However, the role of gender in morbidity and mortality has revealed that men and women have similar odds of contracting the virus but with a strong skew towards men. 

Remarkably, the mortality rate of men is rising significantly faster than it is for women in general. Gender and biological differences in the response of the immune system and hormonal factors have increased the susceptibility and possibilities for greater male vulnerability and risk for worse outcomes and death.  

On this, men should be protected just as women are against gender-based violence and economic deprivation. 

Managing deep-rooted gender inequalities amidst the Covid-19 crisis by responding and planning long term measures will negate the impact of the virus on the social and economic front thus making men and women more resilient to future crises. 

Governments and policymakers must, therefore, address gender-related issues that hinder access to universal healthcare and social protection.

Of necessity then is the need for strategies aligned with International Labour Standards that are designed and implemented to tackle the new challenges posed to the changing world of work for work of equal value during Covid-19 and beyond. 

The situation, therefore, calls for government and policymakers to design measures that are aimed at recognising, reducing and redistributing the gender burden through stimulus programs, economic recovery packages and the preparation of the much-needed relief, expansion and investment in universal social protection and allocation of additional resources to address violence against women and girls in Covid-19 national response plans.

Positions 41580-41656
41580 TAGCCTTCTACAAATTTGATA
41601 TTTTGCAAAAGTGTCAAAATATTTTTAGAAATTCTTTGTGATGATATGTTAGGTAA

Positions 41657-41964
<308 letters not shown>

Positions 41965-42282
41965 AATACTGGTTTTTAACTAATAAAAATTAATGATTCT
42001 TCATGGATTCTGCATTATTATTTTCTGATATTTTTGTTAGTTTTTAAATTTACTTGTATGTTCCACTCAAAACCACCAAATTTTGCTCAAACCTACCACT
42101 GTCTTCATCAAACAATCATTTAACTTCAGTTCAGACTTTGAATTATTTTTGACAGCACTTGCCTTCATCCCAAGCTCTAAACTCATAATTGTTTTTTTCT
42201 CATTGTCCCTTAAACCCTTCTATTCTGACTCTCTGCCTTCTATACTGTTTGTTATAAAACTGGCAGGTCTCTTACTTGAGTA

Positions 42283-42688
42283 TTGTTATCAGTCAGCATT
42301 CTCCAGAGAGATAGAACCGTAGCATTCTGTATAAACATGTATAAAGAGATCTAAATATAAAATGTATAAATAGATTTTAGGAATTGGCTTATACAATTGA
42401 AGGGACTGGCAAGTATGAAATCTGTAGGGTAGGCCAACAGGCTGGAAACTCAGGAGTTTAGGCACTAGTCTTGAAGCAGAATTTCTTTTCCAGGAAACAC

To tip the scale, these agencies must also call for increased participation in women’s inclusion, leadership, and representation as empowered change agents at the heart of resilience and recovery. The envisaged interventions should go beyond Covid-19 and become institutionalised. 

Pre-existing social, political and economic inequalities in the society are exposing our vulnerabilities and amplifying the impacts of the Covid-19 pandemic but the gender aspect has been overlooked.

  The pandemic has had a disproportionately negative effect on women with the consequences likely to outlast the actual epidemic.

The health crisis has highlighted and worsened the inequalities for women and girls simply by virtue of their gender with the consequence of limiting their work and economic opportunities. 

 With the virus exposing health inequalities, it is common knowledge that gender is a social and economic determinant of health and as such we cannot adopt a one-size-fits-all approach for Covid-19. Besides, women health issues are unique. 

According to the World Bank Global Gender-Based Violence Task Force, the world is seeing a surge in violence against women and girls with one in every three women experiencing this vice.

 While anecdotal evidence suggests spikes in child marriages, female genital mutilation and unintended pregnancy, these vices have vast and far-reaching impacts on the rights and health of women and girls due to the Covid-19 pandemic. 

The pandemic is exacerbating inequalities as more women and girls now risk losing the ability to plan their families and protect their bodies and their health.